Sunday, March 26, 2017

Do You Know What This Is?






Made By Shaker Hands
In the previous post I mentioned my time spent visiting Hancock Shaker Village and my friendship with Faith Andrews, who was so kind to me.  She gave me many hours of her time answering my questions and showing me her personal collection.  It was as much spiritual as it was educational.

During one of my visits she opened a desk and took out a simple piece of wood.  It appeared to be a ruler, but it had no visible markings at all.  It was made from a wonderful piece of highly figured birdseye maple with a shellac finish.

She said to me, "I want to give you a gift.  This is something I picked up from the Shakers at Hancock many years ago.  It has always made me wonder what it was used for.  It must have a purpose, but I cannot figure it out.  Maybe you can."

As she handed it to me I immediately knew what it was designed to do.  I pointed out to her its specific features which proved my conclusion.

As I thanked her for her kindness, she said, "I knew you would know what to do with it."



End View Showing Profile 

If this object was recorded into a museum collection, the Registrar would note:

Solid wood rule, 14 1/4" long 1 1/8" wide 1/4" thick, birdseye maple, shellac finish.  Parallel sides in length, tapered profile on end from 1/4" to 1/8".  No visible markings on any surface.  Each end has 5 small notches at regular intervals on each face.  Origin: Hancock Shaker Village. Function: unknown.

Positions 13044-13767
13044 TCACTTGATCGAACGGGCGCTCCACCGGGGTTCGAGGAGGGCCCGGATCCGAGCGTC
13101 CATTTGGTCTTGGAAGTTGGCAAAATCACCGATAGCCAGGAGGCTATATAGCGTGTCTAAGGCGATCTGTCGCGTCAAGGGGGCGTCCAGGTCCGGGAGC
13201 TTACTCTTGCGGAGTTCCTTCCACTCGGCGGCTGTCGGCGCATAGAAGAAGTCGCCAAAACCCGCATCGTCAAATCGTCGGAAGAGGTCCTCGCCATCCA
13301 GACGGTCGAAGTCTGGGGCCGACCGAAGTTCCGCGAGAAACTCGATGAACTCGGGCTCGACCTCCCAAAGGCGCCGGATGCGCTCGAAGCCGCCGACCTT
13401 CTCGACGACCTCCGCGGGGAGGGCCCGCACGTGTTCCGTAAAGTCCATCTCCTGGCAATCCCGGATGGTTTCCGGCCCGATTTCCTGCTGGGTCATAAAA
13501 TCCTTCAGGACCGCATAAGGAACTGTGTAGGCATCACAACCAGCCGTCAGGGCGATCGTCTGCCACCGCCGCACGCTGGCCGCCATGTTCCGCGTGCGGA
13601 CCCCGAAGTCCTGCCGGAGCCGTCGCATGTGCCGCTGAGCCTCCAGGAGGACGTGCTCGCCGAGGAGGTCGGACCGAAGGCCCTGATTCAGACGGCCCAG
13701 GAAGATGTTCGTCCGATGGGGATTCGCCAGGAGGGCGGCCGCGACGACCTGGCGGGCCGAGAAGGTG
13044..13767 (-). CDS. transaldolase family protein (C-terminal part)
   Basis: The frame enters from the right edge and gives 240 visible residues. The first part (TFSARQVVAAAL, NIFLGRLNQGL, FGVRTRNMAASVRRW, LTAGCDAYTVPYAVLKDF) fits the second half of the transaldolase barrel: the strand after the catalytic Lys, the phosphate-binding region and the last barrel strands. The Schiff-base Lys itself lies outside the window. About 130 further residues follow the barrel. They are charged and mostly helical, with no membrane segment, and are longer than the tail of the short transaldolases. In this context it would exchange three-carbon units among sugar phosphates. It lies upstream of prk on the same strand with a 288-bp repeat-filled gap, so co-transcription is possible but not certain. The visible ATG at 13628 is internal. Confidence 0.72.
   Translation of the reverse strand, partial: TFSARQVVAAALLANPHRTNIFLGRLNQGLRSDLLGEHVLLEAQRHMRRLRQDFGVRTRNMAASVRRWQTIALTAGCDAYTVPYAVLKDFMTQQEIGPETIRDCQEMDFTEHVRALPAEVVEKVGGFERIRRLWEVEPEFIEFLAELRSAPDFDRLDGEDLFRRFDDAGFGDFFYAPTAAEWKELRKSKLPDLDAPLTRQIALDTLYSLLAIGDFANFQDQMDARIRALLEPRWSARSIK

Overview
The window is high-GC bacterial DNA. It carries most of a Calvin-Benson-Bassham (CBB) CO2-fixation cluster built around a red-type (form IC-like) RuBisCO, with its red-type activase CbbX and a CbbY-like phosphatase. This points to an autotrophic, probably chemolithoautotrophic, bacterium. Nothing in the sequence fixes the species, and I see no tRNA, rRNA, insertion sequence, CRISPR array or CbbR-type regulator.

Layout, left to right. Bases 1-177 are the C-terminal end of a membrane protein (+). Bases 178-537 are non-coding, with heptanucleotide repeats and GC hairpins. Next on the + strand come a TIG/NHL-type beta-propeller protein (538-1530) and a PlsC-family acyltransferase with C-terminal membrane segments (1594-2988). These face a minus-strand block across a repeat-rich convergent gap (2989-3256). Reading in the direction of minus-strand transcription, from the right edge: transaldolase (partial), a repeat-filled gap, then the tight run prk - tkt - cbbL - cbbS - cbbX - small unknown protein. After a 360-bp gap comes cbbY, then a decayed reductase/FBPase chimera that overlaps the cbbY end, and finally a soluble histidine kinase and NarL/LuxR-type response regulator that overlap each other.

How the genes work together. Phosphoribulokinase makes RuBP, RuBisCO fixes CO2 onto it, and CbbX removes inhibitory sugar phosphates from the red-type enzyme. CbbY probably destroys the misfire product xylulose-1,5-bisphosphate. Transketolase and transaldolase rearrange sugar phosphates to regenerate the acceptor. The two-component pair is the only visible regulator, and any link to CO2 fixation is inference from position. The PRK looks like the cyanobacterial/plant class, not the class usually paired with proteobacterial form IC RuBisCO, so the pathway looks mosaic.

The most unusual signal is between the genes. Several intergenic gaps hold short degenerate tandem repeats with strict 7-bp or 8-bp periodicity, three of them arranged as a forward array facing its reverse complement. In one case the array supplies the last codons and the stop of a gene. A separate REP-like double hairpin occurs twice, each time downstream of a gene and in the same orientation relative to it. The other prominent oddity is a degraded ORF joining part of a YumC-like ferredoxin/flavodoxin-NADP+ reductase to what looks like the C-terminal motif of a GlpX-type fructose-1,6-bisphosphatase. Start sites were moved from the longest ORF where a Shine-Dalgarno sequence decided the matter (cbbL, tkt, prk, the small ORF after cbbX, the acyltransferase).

5 Spaced Notches on Each End

Can you identify its function and finish this entry?  Send Your Comments.

PS:  The first comment I just received is correct.  However, I will wait a bit to post other comments to see what the response is...


The Next Day.

After several comments in the past 24 hours I am now posting the solution.  This is a very practical rule for making music staff quickly.  Using a pencil to draw along both sides of the length provides a register.  Marking the notches on each end with ink leaves dots for drawing the staff lines, in ink.  Then the rule is moved down to the next pencil line and the work is continued.  After all the ink lines are drawn the pencil lines are removed, leaving a neat space between each staff line.  Finally the rule is used for marking the measures vertically, as necessary.

Thought you would like this.  If you are a composer, make one for yourself.  Manual Music Rules!






Use Pencil first then Ink

Remove Pencil and add Notes and Music

Now I will post the comments in the order received.

8 comments:

Anonymous said...

For creating evenly spaced lines for writing down music.

Ben Lehnert said...

The following is not acutally knowing but a guess (I'd love to call it deduction though):

Since it's obviously a wooden rule, it looks to me as if the tapered edge makes it easier to use it with a fine pencil or a marking knife to make highly precise lines.

Also, the taper seems to be suitable for using it as a layout tool for known and often used angles, 1:6, 1:7 and 1:8, maybe for dovetail joints?

Joe M said...

is it a "correction device". a good swat on the hand or rump to give a child direction?
Joe M

HoningTheEdge said...

Creating lines on paper. Initially was thinking stationary. Now leaning towards bars for music. Draw the notches on each side then move ruler down a bit to connect the lines. I'm guessing rather than knowing.

Anonymous said...

I would guess a rule to guide a pencil or a quill to trace lines on paper. The notches might help to trace regularly spaced lines.
Sylvain

Steve D said...

Is it a rule for drawing musical bars?

Aaron said...

a tool for marking legs for leveling?

Nikolaus said...

Maybe a winding stick?!